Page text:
Even in situations where a risk has been modelled and even treated, the risk may still materialise into a disaster event but it would be expected that the impact would be lower. Now consider the alternate position where risks have not been identified, modelled and treated because of the limits on the different types of resources available. The limitations could apply because the scale of the risk is too difficult to understand, time required to model it isn’t available, the people skills are simply not present or ultimately the financial resources are just not accessible. It is inevitable that these untreated risks will materialise at some point, with significant impact for the environment and community. So the question for emergency managers is how can more risks go through the treatment process? The obvious answer is more effective use of the available resources, which in this case means (spatial) information management.
The limitations that exist in relation to available resources are a key factor in the distinction between treated and residual risks. The collective goal of the disaster and emergency services sector is to free up resources for the treatment of residual risks.
Diagram 1: Treatment of risks
Disaster and emergency management sector are facing increasing complexity around the compilation of the critical information for relevant operational systems. Isolating the task of data loading alone, it is not a simple activity and is time consuming. It is made even more complex when multiple sources are being loaded to produce the same information, such as in the case of address.
Looking across the sector, the duplication of effort required for all disaster and emergency service organisations to go through the process of managing address information is significant. Not only are there different systems in use across the various agencies, but this information isn’t being used in a standardised way. It is not unusual for an agency to have a compilation process that would take a number of weeks (perhaps as many as six to eight weeks) to produce their own products. Much of this time is spent simply loading, formatting and filtering data.
Real time address management through G-NAF Live would assist the sector by:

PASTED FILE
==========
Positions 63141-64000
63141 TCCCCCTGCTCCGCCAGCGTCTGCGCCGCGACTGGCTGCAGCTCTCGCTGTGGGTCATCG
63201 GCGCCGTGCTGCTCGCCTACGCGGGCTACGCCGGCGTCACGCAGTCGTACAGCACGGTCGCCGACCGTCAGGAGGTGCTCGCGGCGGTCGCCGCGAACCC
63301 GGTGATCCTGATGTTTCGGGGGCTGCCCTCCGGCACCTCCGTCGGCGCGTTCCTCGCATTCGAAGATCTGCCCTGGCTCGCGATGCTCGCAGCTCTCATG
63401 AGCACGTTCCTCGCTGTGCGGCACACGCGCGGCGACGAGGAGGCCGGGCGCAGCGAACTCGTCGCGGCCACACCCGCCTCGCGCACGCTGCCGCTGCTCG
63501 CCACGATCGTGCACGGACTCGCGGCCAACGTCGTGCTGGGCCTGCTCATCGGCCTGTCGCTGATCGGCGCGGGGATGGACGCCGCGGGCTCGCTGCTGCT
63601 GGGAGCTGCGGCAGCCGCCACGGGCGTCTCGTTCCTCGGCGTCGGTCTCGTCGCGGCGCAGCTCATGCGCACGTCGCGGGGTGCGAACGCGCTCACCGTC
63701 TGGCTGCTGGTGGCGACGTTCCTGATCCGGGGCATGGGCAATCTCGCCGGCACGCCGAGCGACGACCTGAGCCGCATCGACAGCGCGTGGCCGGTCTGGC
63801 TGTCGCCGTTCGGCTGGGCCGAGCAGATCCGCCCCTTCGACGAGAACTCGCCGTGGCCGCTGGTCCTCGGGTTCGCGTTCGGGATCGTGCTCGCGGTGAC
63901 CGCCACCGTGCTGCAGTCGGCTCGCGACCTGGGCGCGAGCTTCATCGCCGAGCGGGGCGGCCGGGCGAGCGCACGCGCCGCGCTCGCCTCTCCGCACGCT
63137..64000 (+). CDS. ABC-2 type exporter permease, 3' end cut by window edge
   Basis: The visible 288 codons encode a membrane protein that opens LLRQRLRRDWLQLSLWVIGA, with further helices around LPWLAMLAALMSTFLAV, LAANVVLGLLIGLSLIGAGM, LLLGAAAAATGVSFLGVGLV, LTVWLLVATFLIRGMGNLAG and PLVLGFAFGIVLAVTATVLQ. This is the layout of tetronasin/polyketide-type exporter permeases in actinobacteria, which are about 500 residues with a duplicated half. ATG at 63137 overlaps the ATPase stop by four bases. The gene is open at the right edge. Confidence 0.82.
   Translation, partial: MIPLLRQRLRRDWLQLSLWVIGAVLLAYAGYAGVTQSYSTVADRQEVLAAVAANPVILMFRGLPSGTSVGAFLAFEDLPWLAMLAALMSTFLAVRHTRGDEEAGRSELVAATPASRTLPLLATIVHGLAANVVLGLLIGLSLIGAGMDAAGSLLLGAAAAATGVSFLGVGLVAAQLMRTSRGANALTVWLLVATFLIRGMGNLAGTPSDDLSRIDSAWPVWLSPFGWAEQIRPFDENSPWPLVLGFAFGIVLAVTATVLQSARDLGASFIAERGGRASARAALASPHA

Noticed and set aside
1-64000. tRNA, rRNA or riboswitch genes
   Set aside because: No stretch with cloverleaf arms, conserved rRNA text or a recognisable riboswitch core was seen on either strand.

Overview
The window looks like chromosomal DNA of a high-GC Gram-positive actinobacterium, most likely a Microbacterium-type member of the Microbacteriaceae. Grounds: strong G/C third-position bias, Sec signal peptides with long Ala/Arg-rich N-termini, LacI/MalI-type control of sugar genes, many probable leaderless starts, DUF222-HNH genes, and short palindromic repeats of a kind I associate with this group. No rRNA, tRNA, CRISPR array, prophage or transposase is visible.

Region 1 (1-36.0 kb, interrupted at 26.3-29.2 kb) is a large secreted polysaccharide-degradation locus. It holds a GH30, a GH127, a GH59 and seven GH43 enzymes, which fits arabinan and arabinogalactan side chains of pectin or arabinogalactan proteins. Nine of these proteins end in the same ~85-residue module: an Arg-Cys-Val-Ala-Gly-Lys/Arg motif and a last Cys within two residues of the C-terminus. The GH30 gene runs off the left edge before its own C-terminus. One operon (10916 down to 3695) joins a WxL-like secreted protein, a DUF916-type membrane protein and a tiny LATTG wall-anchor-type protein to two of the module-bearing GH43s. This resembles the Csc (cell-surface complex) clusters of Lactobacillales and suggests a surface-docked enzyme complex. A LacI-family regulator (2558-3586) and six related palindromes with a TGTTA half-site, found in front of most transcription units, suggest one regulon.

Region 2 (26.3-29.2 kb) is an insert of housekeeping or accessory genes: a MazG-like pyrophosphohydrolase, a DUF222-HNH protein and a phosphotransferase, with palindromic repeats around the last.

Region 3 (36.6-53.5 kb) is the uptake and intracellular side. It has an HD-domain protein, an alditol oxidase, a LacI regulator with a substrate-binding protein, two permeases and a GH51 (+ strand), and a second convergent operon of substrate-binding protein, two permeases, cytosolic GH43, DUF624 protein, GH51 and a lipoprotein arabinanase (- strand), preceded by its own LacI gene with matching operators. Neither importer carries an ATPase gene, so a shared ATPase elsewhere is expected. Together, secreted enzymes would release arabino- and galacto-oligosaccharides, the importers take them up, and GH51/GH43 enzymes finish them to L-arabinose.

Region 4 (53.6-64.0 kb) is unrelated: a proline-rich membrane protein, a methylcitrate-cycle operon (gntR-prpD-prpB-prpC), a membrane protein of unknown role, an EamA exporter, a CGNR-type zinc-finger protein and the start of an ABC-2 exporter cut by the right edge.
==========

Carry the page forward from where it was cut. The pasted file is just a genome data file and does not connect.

If real time address information is important to the sector, then a services approach to address management makes more sense. Even if incremental data feeds can acceptably be applied, there will always be a duplication problem as all users have to apply the incremental.
It is well known that the disaster and emergency management sector is fantastic at providing valuable feedback to address custodians when there are data issues. However, these notifications currently come in different ways and, in many cases, are based on personal relationships between the agency and government which increases the risk of inefficiency and error. There is also likely to be more duplication of effort when an address can’t be found. NAMF standardises the means for providing feedback as well as ensuring that the information is enacted.
There is also considerable opportunity to use post-incident analysis of location data to provide valuable additional information about how the “community” talks about their location. Through the NAMF notification process, this could be fed back into custodian addressing databases to help deal with some of the issues mentioned above.
G-NAF has undergone significant improvements since its launch in 2004. Many of these improvement programs, including those tackling the most circuitous issues, will culminate in 2012. The introduction of the Features of Interest dataset will also significantly broaden the range of ‘places’ that are provided with an address.
The operation of NAMF with its critical focus on notification is a significant driver of improvements to addresses in Australia. The launch of G-NAF Live provides real-time access to new addresses that offers the disaster and emergency management sector the capacity to reduce duplication and improve risk management through freeing up of resources and funds. The industry’s participation in the notification process also has the potential to get official address right as well as enhance our understanding of the addresses that people use.
A significant challenge remains to engage with the largely overseas-based CAD vendor community to ensure that the increased data flow volumes are realised in improved operational efficiency.